Tips for Sniffing Out if a Company You Do Business With Might Be Headed for Bankruptcy
With the current economic challenges, U.S. businesses may face a pending wave of bankruptcies that will exceed what we experienced during the Great Recession of 10 years ago. Corporate debt has increased dramatically over the past several years. There have been warning signs—even before the current COVID-19 crisis—that many businesses were on shaky financial ground. Additionally, according to the American Bankruptcy Institute (ABI), Chapter 11 filings increased 26 percent in April over the prior year and a whopping 48 percent in May.
Clearly, Chapter 11 filings are on an upward trajectory. As I write this article, Chesapeake Energy has declared Chapter 11 and owes creditors at least $9B. Chesapeake is a large, publicly-traded company, but privately-owned enterprises are also at risk. To help make sense of the current landscape, I’ll briefly review three types of bankruptcy filings and then provide some context regarding what to watch to help safeguard your organization.
The Basics of Common Bankruptcy Types: 7, 11 and 13
Chapter 7 Bankruptcy
Chapter 7 bankruptcy is the most common type of filing. Individuals may use Chapter 7, but it is also available to partnerships or corporations with assets that may be used to cover debts. One benefit of Chapter 7 filing is that all collection actions typically must come to a stop.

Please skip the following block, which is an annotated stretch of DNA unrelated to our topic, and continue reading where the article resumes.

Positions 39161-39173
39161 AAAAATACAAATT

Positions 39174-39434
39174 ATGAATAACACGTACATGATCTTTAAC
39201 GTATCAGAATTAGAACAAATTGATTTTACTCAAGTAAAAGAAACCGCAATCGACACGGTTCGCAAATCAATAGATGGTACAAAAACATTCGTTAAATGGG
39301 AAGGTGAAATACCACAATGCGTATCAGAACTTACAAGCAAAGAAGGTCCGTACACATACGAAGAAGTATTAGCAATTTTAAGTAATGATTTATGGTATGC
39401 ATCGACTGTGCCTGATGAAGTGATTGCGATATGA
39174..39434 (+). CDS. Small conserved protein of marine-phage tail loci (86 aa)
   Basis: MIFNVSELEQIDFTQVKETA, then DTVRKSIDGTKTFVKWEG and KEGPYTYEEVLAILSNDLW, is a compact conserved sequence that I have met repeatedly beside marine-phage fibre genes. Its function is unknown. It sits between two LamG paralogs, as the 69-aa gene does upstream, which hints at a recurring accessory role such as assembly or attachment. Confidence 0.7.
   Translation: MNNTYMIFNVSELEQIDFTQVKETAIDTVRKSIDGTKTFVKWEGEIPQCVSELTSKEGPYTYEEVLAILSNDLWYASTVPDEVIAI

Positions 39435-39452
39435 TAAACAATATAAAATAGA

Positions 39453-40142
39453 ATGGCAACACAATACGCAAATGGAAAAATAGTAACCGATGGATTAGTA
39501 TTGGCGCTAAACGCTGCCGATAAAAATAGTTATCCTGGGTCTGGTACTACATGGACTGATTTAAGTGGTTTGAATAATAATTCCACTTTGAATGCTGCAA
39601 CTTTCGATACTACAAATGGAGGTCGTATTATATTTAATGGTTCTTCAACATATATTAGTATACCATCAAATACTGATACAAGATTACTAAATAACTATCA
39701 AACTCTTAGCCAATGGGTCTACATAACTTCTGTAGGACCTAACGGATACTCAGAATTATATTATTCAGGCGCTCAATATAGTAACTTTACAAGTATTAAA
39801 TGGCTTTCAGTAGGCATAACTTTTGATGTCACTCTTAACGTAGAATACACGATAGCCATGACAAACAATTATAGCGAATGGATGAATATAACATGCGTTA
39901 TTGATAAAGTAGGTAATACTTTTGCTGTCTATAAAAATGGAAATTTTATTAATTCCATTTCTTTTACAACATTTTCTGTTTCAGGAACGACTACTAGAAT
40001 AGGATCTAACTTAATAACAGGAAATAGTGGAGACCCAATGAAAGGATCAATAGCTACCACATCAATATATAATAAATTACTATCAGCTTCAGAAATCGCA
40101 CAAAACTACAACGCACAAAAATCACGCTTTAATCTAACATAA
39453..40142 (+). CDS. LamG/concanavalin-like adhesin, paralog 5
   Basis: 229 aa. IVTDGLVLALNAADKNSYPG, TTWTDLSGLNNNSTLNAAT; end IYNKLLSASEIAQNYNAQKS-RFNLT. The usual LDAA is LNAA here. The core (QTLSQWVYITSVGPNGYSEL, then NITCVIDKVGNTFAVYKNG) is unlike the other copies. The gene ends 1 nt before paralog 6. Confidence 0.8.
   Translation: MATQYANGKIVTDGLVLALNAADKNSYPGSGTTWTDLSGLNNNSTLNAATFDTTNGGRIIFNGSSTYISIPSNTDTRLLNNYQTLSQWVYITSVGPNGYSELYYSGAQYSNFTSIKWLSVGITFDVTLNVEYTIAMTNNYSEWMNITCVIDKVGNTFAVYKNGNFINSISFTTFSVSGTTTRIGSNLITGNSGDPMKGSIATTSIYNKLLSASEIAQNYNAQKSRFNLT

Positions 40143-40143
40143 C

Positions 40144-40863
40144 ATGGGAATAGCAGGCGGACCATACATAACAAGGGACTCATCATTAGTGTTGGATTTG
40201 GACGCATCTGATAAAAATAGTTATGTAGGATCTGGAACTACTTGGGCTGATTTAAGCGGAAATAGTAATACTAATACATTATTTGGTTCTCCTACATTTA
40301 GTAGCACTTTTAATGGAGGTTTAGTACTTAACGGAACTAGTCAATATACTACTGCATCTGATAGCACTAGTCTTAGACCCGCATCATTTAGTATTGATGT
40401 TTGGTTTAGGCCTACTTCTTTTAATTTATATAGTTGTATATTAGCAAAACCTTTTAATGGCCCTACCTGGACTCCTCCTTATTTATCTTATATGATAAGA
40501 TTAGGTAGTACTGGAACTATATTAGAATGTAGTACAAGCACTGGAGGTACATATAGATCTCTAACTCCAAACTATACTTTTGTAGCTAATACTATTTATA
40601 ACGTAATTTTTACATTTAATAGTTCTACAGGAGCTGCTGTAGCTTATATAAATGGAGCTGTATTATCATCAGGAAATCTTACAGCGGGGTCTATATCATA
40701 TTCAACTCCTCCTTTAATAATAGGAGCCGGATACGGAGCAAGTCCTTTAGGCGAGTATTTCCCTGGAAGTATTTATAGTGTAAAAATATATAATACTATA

Chapter 11 Bankruptcy
Chapter 11 bankruptcy involves crafting a reorganization plan to handle a company’s debt. It is available to businesses of all sizes. While filing Chapter 11 can be a complicated process, it allows a business to remain active and pay creditors over a defined period of time.
Chapter 13 Bankruptcy
Chapter 13 bankruptcy is primarily used by individuals to eliminate debt and pay back some or all of what is owed to creditors. Sole proprietorships are also eligible. Filing Chapter 13 bankruptcy involves the appointment of a trustee, which seldom occurs under Chapter 11 filings.
Bankruptcy Warning Signs to Watch For
Bankruptcies should be a cause for concern for all businesses because they could occur among your clients/customers, vendors, and businesses within your supply chain. Although there are some general early warning indicators that you can use to gauge the viability of the companies you work with, there is no predictive silver bullet that is full proof.
The Altman Z-Score has been around for quite a long time. It was created in the 1960s by finance professor Edward Altman to determine the probability that a firm will enter bankruptcy. It was initially designed for manufacturing firms with assets exceeding $1M but has since been expanded to include other types of organizations. The Z-Score uses a combination of several different business ratios, such as working capital/total assets and retained earnings/total assets to arrive at a predictive score.
Here are three resources to help you better understand the Z-Score:
- The Altman Z-Score
- Altman Z Score as Bankruptcy and Quality Check
- Predicting Financial Distress of Companies: Revisiting the Z-Score & Zeta Models